Cyclones

Cyclones

  • Cyclones are centres of low pressure surrounded by closed isobars and having increasing pressure outwards.
  • As air enters an area of low pressure from all directions, the Coriolis Effect bends the direction of the wind to the right of its path.
  • This creates a counter clockwise rotation around the low and convergence near the centre of the system. As the air collides near the centre it is forced aloft where divergencetakes air away from the centre of the system.
  • A Cyclone is a system of low level convergence and high level divergence with a rising column of air in the centre of the rotating air mass. If the upper air is not diverging then there cannot be a cyclone present.

Cyclones are broadly of two types:

  1. a) Temperate cyclones ( caused in middle and high latitudes, thus does not occur in India)
  2. b) Tropical cyclones.

Tropical Cyclones

  • Cyclones developed in the regions between the Tropic of Cancer and Tropic of Capricorn, are called tropical cyclones.
  • The weather conditions of low latitudes, mainly rainfall regimes are largely controlled by tropical cyclones.
  • Tropical cyclones usually develop in summer season in the vicinity of Inter-Tropical Convergence Zone (ITCZ)over warm ocean surface.
  • Tropical cyclones are one of the mechanisms by which surface heat energy is redistributed from the equator to the poles.

Conditions necessary for development

  • Tropical cyclone is like a heat engine which is energized by latent heat of condensation. Generally, tropical cyclones are formed due to low pressure of thermal origin.
  • The conditions favourable for the formation and intensification of tropical cyclone storms are:
    • Large sea surface with temperature higher than 27° C
    • Presence of the Coriolis force
    • Small differences in the vertical wind speed
    • A pre-existing weak- low-pressure area or low-level-cyclonic circulation
    • Upper divergence above the sea level system
  • Having these conditions met is necessary, but not sufficient as many disturbances that appear to have favorable conditions do not develop.

Cyclone in India

  • India has a very long coastline which is exposed to tropical cyclones arising in the Bay of Bengal and Arabian Sea.
  • Indian Ocean is one of the six major cyclone-prone regions in the world. In India cyclones occur usually in April-May, and also between October and December.
  • The Eastern coastline is more prone to cyclones as about 80 percent of total cyclones generated in the region hit there.
  • The worst hitting cyclones have been the Andhra Pradesh cyclone of November 1977 and the super cyclone of Odisha in the year 1999.
  • The impact of the cyclones is mainly confined to the coastal districts, the maximum destruction being within 100 Km. from the centre of the cyclones and on either side of the storm track.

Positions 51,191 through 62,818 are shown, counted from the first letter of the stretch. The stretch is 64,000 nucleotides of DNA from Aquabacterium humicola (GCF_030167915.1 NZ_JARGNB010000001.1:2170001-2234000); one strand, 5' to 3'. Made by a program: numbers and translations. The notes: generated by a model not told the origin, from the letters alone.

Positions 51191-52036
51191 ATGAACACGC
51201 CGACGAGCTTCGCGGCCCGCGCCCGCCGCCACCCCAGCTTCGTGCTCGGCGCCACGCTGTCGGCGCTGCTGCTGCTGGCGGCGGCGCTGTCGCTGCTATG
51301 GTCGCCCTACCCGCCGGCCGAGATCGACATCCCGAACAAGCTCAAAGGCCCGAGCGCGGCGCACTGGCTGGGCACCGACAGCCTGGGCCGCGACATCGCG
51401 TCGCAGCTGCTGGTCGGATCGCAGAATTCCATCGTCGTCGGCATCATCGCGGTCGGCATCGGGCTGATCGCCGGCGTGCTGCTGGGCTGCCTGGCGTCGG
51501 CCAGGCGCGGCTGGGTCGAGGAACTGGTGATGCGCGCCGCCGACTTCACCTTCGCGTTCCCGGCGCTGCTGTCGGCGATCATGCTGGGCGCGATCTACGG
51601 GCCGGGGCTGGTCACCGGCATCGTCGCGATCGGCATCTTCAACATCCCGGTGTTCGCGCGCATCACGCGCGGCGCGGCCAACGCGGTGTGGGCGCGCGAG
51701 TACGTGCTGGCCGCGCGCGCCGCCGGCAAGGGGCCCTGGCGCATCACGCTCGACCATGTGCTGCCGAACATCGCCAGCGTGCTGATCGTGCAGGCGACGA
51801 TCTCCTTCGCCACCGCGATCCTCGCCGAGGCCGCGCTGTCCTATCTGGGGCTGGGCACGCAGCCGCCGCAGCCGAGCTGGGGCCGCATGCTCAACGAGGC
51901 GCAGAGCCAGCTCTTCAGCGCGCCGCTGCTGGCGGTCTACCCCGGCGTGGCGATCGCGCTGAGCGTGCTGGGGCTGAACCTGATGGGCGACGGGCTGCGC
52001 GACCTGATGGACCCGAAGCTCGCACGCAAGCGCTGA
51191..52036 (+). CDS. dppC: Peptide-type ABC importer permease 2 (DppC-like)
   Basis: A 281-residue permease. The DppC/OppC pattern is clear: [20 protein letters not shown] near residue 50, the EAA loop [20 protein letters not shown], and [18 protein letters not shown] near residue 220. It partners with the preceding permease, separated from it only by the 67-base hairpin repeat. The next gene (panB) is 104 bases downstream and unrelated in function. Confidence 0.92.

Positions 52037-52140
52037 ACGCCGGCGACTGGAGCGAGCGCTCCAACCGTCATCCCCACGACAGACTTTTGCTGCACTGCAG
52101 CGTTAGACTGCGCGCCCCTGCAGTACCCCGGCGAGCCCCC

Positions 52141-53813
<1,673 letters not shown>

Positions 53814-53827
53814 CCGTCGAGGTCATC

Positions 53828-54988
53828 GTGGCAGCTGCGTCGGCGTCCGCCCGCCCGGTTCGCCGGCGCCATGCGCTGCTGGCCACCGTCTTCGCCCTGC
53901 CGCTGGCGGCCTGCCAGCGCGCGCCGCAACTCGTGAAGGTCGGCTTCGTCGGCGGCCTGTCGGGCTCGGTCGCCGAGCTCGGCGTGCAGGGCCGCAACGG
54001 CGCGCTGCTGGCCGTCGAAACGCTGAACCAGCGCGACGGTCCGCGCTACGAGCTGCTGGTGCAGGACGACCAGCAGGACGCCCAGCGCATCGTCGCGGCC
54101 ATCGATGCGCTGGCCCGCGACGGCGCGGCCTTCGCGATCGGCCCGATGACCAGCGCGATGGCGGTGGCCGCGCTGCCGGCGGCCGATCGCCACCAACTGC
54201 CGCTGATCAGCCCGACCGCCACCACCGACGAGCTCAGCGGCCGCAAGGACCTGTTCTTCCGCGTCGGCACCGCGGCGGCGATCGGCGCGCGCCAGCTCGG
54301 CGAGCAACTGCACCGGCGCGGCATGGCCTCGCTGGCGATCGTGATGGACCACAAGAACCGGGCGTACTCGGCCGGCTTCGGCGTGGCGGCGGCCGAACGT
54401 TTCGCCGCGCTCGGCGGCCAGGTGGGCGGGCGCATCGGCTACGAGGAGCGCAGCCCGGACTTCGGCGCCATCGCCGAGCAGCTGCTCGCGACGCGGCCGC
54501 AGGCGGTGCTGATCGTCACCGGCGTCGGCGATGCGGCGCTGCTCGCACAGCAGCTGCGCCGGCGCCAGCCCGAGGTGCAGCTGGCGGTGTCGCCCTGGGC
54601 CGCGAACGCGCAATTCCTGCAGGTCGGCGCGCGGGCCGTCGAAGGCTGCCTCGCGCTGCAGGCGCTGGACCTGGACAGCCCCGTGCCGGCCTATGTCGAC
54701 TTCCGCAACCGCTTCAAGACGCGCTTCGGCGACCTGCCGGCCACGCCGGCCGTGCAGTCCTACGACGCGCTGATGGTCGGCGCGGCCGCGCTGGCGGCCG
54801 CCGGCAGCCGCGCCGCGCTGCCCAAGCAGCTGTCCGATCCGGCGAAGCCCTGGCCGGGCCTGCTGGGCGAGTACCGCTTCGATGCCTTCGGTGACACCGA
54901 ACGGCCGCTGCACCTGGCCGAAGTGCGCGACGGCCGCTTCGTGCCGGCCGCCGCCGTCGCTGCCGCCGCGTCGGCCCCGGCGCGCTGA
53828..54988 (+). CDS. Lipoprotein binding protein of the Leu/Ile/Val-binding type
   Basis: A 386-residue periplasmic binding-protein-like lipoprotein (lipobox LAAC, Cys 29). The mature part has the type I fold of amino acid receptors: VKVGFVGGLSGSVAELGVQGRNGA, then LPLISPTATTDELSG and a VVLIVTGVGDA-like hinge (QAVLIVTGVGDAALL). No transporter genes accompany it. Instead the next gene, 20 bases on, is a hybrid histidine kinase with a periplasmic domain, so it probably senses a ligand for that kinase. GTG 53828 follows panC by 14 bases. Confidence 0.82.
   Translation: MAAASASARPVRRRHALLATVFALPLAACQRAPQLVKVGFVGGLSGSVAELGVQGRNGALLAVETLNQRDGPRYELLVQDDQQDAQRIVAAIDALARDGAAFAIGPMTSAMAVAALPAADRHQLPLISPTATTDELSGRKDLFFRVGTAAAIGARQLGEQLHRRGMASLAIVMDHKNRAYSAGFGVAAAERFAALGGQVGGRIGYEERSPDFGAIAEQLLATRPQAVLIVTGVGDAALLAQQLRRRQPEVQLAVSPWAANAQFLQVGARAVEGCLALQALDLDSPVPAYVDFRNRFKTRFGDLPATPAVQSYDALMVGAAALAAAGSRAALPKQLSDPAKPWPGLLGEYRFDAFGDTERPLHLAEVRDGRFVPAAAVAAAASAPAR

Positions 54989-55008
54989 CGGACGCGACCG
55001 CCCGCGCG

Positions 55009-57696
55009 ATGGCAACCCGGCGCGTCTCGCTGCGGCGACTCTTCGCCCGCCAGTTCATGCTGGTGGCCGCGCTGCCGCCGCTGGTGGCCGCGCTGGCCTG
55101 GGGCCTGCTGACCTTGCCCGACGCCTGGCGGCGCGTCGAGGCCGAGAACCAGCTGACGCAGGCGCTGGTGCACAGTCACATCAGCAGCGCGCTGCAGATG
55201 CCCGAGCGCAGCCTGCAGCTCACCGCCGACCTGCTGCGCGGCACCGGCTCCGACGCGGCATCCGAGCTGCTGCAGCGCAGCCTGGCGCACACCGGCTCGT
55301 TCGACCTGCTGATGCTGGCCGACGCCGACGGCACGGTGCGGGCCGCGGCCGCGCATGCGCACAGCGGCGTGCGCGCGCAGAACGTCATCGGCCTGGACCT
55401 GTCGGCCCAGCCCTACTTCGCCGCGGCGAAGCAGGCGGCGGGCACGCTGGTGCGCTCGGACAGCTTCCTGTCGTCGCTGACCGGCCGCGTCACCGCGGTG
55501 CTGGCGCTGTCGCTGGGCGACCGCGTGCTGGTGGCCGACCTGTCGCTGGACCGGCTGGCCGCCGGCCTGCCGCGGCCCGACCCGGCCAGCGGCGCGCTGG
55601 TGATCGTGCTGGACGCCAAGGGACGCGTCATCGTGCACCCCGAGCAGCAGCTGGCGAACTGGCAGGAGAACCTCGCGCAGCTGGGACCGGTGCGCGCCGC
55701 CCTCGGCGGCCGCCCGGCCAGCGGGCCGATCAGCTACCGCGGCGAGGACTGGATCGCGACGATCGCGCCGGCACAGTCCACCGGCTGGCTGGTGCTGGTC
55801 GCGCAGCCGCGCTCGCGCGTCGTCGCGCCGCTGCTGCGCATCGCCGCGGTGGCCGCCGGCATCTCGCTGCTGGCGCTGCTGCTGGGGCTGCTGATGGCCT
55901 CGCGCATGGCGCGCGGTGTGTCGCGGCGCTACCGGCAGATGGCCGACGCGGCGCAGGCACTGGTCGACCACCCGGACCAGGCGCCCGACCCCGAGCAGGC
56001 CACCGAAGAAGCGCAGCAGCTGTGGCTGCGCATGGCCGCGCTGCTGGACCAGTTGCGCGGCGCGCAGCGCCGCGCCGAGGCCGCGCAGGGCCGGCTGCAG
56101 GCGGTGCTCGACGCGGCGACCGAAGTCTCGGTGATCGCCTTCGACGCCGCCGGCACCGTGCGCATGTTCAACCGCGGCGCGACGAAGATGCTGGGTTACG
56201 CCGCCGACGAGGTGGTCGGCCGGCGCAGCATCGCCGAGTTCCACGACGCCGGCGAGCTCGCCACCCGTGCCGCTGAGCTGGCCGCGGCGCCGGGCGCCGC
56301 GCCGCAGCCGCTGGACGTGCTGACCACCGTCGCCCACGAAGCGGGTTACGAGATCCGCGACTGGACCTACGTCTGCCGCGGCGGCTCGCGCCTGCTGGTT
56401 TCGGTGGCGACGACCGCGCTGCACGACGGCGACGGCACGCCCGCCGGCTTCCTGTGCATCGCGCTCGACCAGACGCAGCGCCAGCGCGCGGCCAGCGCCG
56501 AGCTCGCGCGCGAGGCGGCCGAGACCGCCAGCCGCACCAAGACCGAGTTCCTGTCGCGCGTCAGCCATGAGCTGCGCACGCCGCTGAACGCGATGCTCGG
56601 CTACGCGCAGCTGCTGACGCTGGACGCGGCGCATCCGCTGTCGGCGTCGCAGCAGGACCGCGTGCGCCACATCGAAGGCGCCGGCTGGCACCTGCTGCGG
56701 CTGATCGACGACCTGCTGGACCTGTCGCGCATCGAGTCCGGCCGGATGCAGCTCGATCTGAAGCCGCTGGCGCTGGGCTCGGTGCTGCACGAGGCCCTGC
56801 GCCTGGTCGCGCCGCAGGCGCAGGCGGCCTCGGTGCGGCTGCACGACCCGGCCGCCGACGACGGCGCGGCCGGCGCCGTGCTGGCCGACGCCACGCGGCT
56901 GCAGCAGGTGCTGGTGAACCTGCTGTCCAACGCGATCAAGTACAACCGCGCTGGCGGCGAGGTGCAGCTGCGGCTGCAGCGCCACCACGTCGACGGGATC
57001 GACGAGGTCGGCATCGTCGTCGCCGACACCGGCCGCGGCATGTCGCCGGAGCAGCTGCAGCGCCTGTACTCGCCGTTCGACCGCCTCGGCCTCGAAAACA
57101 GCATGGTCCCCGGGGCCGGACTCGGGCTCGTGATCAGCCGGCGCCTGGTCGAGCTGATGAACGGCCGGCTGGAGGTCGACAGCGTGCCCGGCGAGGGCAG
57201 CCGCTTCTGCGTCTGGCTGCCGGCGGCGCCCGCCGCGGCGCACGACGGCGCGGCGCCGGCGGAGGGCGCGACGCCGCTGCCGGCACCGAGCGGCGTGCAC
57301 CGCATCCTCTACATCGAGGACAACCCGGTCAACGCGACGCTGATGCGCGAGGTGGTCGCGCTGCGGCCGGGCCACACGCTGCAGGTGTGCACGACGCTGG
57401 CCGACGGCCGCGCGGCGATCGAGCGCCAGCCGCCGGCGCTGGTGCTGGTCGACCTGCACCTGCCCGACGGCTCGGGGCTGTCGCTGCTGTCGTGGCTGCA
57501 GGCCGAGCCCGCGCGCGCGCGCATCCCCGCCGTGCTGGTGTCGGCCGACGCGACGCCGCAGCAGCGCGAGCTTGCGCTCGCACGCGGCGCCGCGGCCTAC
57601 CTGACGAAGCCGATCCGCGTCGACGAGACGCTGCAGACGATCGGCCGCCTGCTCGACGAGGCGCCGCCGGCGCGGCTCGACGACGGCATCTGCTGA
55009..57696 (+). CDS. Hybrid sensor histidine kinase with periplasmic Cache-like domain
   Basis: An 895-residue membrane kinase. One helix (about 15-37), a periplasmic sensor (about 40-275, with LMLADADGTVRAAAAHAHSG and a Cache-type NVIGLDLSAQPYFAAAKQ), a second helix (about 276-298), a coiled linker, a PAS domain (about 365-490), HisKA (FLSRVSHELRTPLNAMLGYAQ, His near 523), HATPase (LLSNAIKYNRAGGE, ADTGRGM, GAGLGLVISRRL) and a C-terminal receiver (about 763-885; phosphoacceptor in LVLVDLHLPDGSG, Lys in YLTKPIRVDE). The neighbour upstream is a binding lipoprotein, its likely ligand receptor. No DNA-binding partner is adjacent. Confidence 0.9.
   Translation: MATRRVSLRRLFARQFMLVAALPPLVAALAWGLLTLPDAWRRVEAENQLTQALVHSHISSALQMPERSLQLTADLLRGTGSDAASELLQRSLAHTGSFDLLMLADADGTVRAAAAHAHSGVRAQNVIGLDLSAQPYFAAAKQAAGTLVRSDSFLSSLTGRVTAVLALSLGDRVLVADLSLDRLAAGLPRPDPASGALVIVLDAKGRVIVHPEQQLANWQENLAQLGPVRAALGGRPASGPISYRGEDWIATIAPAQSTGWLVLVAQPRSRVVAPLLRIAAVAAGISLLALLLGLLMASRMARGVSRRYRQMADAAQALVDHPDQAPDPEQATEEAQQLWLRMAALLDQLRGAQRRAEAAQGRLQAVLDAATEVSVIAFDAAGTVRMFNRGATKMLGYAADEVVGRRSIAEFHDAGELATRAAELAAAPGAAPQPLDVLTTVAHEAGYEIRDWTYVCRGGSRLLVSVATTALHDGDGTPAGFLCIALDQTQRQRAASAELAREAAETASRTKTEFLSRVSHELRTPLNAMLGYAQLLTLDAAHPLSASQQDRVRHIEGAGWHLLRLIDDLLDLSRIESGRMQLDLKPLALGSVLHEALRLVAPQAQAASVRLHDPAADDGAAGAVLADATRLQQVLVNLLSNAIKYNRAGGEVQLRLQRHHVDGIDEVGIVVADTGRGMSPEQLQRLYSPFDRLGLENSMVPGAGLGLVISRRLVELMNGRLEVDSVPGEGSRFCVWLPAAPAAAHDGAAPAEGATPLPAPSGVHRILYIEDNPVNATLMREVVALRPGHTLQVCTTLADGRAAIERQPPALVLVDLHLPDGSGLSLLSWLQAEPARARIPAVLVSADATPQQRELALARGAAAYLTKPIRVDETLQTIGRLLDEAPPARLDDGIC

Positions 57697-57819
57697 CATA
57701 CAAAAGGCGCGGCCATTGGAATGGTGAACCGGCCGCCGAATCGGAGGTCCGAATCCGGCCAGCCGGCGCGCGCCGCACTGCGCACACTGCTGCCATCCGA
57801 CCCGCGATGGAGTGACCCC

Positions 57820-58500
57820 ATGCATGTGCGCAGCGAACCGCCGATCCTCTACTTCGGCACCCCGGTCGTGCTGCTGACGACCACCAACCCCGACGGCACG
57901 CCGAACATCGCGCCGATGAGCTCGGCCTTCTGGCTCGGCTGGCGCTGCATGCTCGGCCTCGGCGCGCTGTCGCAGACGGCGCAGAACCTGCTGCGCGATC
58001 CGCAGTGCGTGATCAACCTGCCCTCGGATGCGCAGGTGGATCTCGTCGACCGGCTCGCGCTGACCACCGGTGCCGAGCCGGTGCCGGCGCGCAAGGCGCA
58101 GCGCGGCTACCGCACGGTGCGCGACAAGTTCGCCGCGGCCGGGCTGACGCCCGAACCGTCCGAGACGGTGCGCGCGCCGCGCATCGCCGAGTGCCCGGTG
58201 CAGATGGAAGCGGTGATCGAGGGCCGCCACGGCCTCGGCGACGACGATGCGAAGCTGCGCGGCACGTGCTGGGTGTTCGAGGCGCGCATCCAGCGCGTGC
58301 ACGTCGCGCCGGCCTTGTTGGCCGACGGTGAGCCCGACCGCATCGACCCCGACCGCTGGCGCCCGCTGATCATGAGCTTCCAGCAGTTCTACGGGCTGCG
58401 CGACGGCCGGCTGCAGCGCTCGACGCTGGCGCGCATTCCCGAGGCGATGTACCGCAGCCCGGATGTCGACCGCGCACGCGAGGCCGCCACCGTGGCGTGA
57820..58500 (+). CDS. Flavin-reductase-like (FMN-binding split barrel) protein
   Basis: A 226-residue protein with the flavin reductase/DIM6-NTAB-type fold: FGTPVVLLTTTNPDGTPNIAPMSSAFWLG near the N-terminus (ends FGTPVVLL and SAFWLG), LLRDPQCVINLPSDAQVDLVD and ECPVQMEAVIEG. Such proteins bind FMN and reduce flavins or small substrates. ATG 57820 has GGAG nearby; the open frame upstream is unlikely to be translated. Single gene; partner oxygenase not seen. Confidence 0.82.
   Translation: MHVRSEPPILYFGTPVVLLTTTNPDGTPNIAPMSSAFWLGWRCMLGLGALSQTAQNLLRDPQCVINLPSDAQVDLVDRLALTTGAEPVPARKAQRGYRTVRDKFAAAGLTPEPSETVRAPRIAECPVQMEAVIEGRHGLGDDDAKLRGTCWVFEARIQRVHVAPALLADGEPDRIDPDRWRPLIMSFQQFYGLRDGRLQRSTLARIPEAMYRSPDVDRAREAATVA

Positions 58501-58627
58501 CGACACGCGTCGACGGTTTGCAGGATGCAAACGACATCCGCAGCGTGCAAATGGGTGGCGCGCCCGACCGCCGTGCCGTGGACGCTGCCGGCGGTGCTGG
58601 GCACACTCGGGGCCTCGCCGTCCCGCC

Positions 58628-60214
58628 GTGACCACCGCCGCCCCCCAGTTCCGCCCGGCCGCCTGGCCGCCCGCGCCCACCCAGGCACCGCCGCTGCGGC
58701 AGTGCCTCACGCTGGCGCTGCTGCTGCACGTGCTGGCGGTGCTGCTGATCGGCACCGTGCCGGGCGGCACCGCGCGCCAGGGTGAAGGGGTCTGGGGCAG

• The principal dangers from a cyclone include the gales and strong winds; torrential rain and high tidal waves (storm surges).
  • Most casualties are caused by coastal inundation by tidal waves and storm surges.

 

Destruction caused by Cyclones:

  • There are three elements associated with cyclones which cause destruction during its occurrence. These are:
      • Strong Winds/Squall:
      • Torrential rains and inland flooding:
      • Storm Surge:

 

Benefits of Tropical Cyclones:

  • Although Tropical cyclones are known for destruction they cause, when they strike they also bestow certain benefits to the climatic conditions of that area such as
      • Relieve drought conditions.
      • Carry heat and energy away from the tropics and transport it towards temperate latitudes, thus helps to maintain equilibrium in the Earth’s troposphere and
      • Maintain a relatively stable and warm temperature worldwide.

Management of Cyclones:

  • There are many structural and non-structural measures for effective disaster management of cyclones.
  • The structural measures include construction of cyclone shelters, construction of cyclone resistant buildings, road links, culverts, bridges, canals, drains, saline embankments, surface water tanks, communication and power transmission networks etc.
  • Non-structural measures like early warning dissemination systems, management of coastal zones, awareness generation and disaster risk management and capacity building of all the stakeholders involved.
  • These measures are being adopted and tackled on State to State basis under National Cyclone Risk Mitigation Project (NCRMP) being implemented through World Bank Assistance.
Section : Environment & Ecology

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